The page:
Most pet birds are from sub-tropical regions and their bodies need lots of humidity.  They also have very thin skin which has a tendency to dry out quicker.  Their thin skin is an adaptive thing that lightens their weight to make flight easier.  Dry skin is rarely a problem for wild birds who live in humid environments and they take frequent baths.

Our pet birds are exposed to vastly different conditions. Take your home environment, for example. Despite adding warmth, our forced air furnaces suck the humidity right out of our household air. I know.  I constantly get warnings, “Your Home is LESS THAN 30% Humidity.” Consider maintaining the humidity levels in your home at above 30%. Health experts recommend between 40 - 60%. If you can’t keep the whole house at optimum levels, at consider adding a humidifier to the room that your bird lives in.  

Thirty percent humidity is the minimal level of humidity to maintain healthy human skin.  Parrots, are from sub-tropical climates and they often feel best with higher humidity levels. Humidity supports both internal skin levels and external skin levels, like the nasal passages. This level of humidity allows the skin to trap in warmth, so you can actually get by with lower heat.

Dry skin is not only itchy, but it cracks, creating an entry point for bacterial and fungal infections.  That’s one reason why the flu runs rampant in the winter. Dry skin also leaves your bird susceptible to illness.

Let's Fix That!

“Combine vitamin A deficiency with low humidity and that’s a big problem.”

Here’s how to safely introduce higher humidity levels into your home and bird room:

✓ Run a whole house or a single room humidifier in the bird room. Make sure to change the water frequently and check the filter, as they can get moldy.
✓ Lower the heat so that your furnace isn’t constantly drying the air out.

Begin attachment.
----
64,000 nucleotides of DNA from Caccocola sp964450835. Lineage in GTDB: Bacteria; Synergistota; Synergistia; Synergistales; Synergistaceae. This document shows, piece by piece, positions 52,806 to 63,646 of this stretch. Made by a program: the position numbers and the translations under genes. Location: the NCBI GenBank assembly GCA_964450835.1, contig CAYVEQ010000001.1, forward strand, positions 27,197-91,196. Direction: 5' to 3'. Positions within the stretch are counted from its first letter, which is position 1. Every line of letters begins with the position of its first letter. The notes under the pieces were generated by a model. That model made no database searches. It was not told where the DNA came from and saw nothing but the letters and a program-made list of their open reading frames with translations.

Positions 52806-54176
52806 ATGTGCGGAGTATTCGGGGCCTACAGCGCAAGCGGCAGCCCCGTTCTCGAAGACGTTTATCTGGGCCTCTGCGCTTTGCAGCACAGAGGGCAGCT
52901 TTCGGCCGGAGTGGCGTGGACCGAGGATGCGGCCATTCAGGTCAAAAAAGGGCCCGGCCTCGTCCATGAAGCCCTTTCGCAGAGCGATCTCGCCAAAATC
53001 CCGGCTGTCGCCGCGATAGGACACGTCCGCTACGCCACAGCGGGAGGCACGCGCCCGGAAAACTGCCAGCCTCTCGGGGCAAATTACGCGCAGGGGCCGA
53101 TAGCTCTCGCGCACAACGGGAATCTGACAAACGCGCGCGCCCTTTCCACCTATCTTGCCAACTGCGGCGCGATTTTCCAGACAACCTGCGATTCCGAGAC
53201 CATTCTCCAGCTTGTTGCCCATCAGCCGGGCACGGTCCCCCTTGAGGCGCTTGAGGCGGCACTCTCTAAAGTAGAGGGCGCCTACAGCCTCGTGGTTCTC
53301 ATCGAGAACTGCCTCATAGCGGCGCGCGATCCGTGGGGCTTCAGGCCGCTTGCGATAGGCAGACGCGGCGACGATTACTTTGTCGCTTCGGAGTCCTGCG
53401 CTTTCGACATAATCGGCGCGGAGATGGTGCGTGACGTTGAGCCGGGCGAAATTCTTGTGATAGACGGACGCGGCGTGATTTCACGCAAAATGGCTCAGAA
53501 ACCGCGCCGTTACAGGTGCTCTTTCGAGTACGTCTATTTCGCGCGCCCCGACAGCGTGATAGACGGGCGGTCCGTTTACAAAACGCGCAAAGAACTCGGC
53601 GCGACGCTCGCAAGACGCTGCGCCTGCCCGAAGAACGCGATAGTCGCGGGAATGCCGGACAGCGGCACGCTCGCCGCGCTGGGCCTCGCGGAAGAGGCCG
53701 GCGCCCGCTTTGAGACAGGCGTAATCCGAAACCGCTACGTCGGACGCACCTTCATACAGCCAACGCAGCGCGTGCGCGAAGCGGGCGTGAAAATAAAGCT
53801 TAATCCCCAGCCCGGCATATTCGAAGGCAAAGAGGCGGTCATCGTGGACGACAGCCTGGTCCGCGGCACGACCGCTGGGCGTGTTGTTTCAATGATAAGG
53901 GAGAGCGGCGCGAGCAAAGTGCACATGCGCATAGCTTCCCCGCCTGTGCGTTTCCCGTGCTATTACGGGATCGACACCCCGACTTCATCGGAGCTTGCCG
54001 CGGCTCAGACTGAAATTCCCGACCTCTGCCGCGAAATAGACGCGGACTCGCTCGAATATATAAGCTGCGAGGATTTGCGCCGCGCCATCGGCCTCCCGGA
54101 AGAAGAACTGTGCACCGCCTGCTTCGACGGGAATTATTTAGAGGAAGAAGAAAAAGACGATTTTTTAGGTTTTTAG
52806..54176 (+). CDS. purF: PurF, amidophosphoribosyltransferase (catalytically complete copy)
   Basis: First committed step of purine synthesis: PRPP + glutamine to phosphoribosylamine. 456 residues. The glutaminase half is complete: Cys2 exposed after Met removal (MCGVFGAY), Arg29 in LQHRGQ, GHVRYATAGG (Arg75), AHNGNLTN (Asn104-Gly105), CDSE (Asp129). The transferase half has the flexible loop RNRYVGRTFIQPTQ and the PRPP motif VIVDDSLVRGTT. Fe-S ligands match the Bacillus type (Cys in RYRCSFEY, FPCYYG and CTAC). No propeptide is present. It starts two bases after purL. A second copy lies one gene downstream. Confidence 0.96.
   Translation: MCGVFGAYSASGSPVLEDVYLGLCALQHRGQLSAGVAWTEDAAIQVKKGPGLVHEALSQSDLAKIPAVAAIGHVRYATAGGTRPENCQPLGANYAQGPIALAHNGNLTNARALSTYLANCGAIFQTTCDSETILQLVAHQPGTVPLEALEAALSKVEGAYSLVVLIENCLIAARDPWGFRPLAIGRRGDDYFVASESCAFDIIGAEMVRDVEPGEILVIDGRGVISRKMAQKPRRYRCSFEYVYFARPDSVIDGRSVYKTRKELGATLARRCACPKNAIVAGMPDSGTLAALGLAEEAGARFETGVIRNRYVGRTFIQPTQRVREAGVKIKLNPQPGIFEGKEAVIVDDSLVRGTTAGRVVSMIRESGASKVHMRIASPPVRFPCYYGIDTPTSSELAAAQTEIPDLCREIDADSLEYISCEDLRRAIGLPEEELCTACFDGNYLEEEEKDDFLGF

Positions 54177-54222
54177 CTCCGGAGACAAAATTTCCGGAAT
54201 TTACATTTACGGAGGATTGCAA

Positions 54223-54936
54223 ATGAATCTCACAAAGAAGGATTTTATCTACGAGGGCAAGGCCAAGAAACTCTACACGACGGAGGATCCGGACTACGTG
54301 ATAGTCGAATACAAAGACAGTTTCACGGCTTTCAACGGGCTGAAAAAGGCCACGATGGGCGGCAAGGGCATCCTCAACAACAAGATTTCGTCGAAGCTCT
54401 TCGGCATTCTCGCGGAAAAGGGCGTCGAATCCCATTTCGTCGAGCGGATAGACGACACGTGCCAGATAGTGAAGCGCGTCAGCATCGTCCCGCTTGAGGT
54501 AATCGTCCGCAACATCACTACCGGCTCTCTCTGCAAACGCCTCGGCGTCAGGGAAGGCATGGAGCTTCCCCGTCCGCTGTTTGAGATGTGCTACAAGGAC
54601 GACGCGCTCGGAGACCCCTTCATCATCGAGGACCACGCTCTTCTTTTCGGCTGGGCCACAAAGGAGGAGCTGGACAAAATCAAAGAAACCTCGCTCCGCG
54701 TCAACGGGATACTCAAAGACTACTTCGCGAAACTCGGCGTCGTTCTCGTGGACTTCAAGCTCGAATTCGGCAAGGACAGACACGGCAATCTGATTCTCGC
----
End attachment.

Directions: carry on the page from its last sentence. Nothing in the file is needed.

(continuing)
✓ Consider getting some bird safe plants for the room that you keep your bird cage in. Here’s a list of bird safe plants.
✓ Place water containers in the bird room.  If your bird is flighted make sure that you cover the top with a screen to prevent a tragic accident.
✓ Leave bathroom door open when showering and the dishwasher door open once the rinse session is over.✓ Avoid boiling water on the stovetop.  I’ve heard a lot of horror stories of people forgetting about the pot and then their precious friend dies of toxic fumes.

    3: Infrequent Bathing

     

     

    Most wild parrots enjoy routine rainforest rain showers almost daily.  Large or small, all tropical birds love splashing about in puddles and wet foliage, cleansing their skin and feathers.  If they bath in puddles or ponds, they benefit from the rich plant-based nutrients that are in the water when they preen after their bath. 

    It’s just natural! Young birds see mom and dad and other birds loving it and then they follow suit! And, after a good bath, you’ll often find birds preening their feathers, making themselves look beautiful. 

    Wild birds can get great benefits from daily bathing, too.  A good bath washes away dry, flakey skin and cleans debris off of the feathers. It helps dusty parrots like African Grey’s & Cockatoos feel more comfortable. If they bath in puddles or ponds, they benefit from the rich plant-based nutrients that are in the water when they preen after their bath. You can even add nutrients to your birds preening efforts by using an herbal tea mix as a bath spray. You could mix up herbs that support a calm mood, reduce inflammation, support hormone balance, and more.